New research reveals that progress for women in business is happening at a considerably slower pace than in the world of politics, with both still having some way to go...
A record 104 women in the United States are currently serving in Congress, however the percentage of female business leaders acting as Chief Executive Officers is a dismal 4.6 percent, according to a new report released by the Pew Research Centre.
While the fact that the percentage of women who hold top management positions has risen from 30.6 percent in 1968 to 52.2 percent in 2013 is encouraging, it still appears as though there is a glass ceiling in place preventing the vast majority of women getting the opportunity to compete for the highest roles. This apparent lack of progress is even starker when compared to the relative speed in which politics has been able to diversify over the same time period. Women now make up 24.2 percent of state legislators in the US, with many holding key positions.
"We’ve seen women making rapid progress in educational attainment, entering managerial fields, and positioning themselves for leadership," notes Kim Parker, director of social trend research at Pew. "So it's interesting to see the difficulty women have had in actually making it to the top in the business world."
Four-in-ten Americans point to a double standard for women seeking to climb to the highest levels of business.
So what are the main obstacles preventing women from reaching top jobs in both business and politics? According to the report’s authors, factors such as family responsibilities play a lot smaller role than many had previously thought.
"It’s also not all about work-life balance. While economic research and previous survey findings have shown that career interruptions related to motherhood may make it harder for women to advance in their careers and compete for top executive jobs, relatively few adults in the new Pew Research survey point to this as a key barrier for women seeking leadership roles. Only about one in-five say women’s family responsibilities are a major reason there aren’t more females in top leadership positions in business and politics.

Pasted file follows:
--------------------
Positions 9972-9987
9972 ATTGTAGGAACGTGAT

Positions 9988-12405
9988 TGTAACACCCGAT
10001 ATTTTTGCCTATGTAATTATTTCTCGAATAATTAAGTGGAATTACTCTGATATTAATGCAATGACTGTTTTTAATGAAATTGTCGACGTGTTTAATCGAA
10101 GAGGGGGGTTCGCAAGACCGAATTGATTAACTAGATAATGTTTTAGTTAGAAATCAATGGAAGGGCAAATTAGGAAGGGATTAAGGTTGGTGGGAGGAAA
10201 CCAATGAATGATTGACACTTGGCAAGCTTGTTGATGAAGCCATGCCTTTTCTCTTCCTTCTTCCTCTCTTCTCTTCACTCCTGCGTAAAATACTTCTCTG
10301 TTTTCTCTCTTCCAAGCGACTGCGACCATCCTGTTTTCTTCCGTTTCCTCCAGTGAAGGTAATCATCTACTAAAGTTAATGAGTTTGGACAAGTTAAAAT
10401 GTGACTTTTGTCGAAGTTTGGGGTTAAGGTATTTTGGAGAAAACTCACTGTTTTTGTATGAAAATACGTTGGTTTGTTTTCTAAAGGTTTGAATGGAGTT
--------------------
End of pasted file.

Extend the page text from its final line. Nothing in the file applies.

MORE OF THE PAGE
"Instead, topping the list of reasons, about four-in-ten Americans point to a double standard for women seeking to climb to the highest levels of either politics or business, where they have to do more than their male counterparts to prove themselves. Similar shares say the electorate and corporate America are just not ready to put more women in top leadership positions."
50 percent of women surveyed were of the belief that many businesses still aren’t ready to hire females in the role of top executives, with 35 percent of men agreeing with this assessment. Other reasons cited for the lack of progress were that women don’t have the same access to connections as men (23 percent women, 17 percent men) and that women are less likely to ask for a promotion (21 percent women, 14 percent men).
Are you a female business leader? Have you experienced difficulties in getting promoted? Let us know below…
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